October 10, 2005
Which is more annoying? The misinformed national coverage that the Angels receive, or the inferiority complex that afflicts Angel fans?
As the Angels were giving up the lead to the Yankees in game four, Thom Brennaman, whose day job is as a member of the Arizona Diamondbacks broadcasting team, referred to the "vaunted" Angels bullpen as the best in the American League. I suppose if Brennaman had not been spending so much time in the National League, he would have known that the Cleveland Indians, and not the Angels, had the best bullpen in the American League over the course of the regular season. And he would have been aware of the fact that the LA of A bullpen had only recently resembled its old self, and only because Kelvim Escobar had moved into the main setup role, moving Scot Shields down into Brendan Donnelly's old slot, and pushing Donnelly into limbo, where he belonged following a shaky post-all-star performance (3.95 ERA, .286 opponent's batting average, 1.50 walks+hits per inning pitched).
I guess when an announcer from Arizona can't stay up late enough to watch your games, it's asking too much from anybody east of the Mississippi to have a clue about your team.
As for the fans of the Angels, the post-game call-in show was the usual collection of hand-wringing souls who were looking for someone to blame and clearly unable to hide their fear of the Yankees. No, it wasn't just Shields' fault that the Angels lost. The Angels had only five baserunners in nine innings. Vladimir Guerrero made a bad choice when he threw home with little chance of catching Robinson Cano, allowing Jorge Posada-- who's not Bengie Molina slow but he's no gazelle-- to reach third base. And Chone Figgins, forgetting that it was "I'm No Gazelle" Posada who was thundering home from third, rushed his throw to the plate on the play that resulted in the third and eventual winning run for the Yanks. It was a team loss to a team that the second-best home record in all of baseball.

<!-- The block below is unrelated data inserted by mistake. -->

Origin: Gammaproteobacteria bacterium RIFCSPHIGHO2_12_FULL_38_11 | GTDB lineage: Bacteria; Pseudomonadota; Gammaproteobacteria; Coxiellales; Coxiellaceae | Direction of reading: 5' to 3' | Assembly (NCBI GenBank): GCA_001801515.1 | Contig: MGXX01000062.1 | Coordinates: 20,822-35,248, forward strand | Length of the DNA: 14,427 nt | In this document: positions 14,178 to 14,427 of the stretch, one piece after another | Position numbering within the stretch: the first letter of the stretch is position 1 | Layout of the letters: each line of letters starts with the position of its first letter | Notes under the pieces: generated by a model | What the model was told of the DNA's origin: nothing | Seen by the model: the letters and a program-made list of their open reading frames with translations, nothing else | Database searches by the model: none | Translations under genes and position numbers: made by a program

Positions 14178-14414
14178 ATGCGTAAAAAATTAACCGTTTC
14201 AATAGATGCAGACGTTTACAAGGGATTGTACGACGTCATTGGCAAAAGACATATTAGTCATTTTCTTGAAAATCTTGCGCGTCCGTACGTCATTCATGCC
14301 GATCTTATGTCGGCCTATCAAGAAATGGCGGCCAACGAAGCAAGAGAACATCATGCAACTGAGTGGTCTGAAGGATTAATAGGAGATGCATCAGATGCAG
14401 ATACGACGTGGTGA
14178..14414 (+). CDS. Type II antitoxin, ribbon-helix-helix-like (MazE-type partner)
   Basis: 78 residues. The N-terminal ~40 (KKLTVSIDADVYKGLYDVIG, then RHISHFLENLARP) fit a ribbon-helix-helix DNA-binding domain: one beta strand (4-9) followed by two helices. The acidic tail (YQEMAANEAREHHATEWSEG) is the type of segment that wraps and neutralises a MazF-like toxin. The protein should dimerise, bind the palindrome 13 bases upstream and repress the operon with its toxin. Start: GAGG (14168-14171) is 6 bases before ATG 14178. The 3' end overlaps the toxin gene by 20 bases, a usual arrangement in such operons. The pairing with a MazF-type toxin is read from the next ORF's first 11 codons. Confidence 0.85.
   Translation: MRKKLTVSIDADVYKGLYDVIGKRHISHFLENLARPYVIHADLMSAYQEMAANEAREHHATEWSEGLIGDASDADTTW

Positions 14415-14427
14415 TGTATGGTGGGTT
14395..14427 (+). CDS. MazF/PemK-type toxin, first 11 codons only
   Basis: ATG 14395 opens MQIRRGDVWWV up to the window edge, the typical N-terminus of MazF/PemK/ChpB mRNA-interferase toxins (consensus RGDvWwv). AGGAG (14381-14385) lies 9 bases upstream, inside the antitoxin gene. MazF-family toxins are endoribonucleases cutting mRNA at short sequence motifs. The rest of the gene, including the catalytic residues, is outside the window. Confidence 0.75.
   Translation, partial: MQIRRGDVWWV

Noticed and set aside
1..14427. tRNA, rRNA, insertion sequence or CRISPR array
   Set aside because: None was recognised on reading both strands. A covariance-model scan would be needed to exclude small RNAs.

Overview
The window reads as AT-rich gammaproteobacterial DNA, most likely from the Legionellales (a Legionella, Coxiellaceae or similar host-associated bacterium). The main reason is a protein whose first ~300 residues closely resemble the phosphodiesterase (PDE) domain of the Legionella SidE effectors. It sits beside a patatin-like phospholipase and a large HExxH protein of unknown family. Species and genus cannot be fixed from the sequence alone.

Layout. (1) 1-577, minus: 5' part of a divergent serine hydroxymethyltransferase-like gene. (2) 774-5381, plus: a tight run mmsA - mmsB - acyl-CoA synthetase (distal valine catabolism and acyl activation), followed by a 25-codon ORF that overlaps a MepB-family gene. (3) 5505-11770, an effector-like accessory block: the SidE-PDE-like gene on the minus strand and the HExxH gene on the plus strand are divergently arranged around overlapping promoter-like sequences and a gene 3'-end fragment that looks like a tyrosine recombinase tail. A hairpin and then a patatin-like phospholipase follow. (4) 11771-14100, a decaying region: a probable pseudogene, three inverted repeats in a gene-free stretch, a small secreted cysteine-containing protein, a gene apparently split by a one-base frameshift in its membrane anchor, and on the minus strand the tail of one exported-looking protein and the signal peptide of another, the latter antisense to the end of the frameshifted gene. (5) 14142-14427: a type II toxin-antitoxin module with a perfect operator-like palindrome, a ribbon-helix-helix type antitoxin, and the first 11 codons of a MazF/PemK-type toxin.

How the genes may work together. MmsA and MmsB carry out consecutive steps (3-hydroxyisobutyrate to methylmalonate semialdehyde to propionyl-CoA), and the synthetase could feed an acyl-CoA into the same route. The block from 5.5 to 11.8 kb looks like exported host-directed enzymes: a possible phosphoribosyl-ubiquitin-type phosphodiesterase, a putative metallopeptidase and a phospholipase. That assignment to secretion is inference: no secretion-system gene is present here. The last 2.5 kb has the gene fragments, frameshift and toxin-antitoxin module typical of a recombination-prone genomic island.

So now the series comes back to Anaheim. The Angels have their ace on the mound. The great Guerrero has yet to have a huge positive impact in the series, so you might say that he is due. The crowd will be decked out in red and pulling for them every pitch of the way. This is the home-field advantage that the Angels pushed for over those final three games in Texas, the same home-field advantage for this divisional series that the Yankees felt they lost because the Rangers chose to pull their best players before the finish of the final game, all the while ignoring the fact that they got clocked by the Red Sox 10-1 on that last Sunday.
And why did the Yankees covet the home field? Because they were only 3 games over .500 on the road this season. Because Mike Mussina, in spite of that performance in game one of this series, had an ERA of 5.34, a WHIP of 1.60, and was hit to the tune of a .308 average away from Yankee Stadium (3.52/1.15/.259 at home). As a team, they hit .290 with an OBS of .846 at home, .263 and .765 on the road.
The advantage belongs to the Angels. Remember, this is Yankee dynasty saw its last day a few years ago, or at least that's what Buster Olney would have us believe. The fans have to stop wringing their hands, find something more useful to do with them and make that hard-earned home-field advantage mean something.
Posted by Andrew Torres at 8:33 AM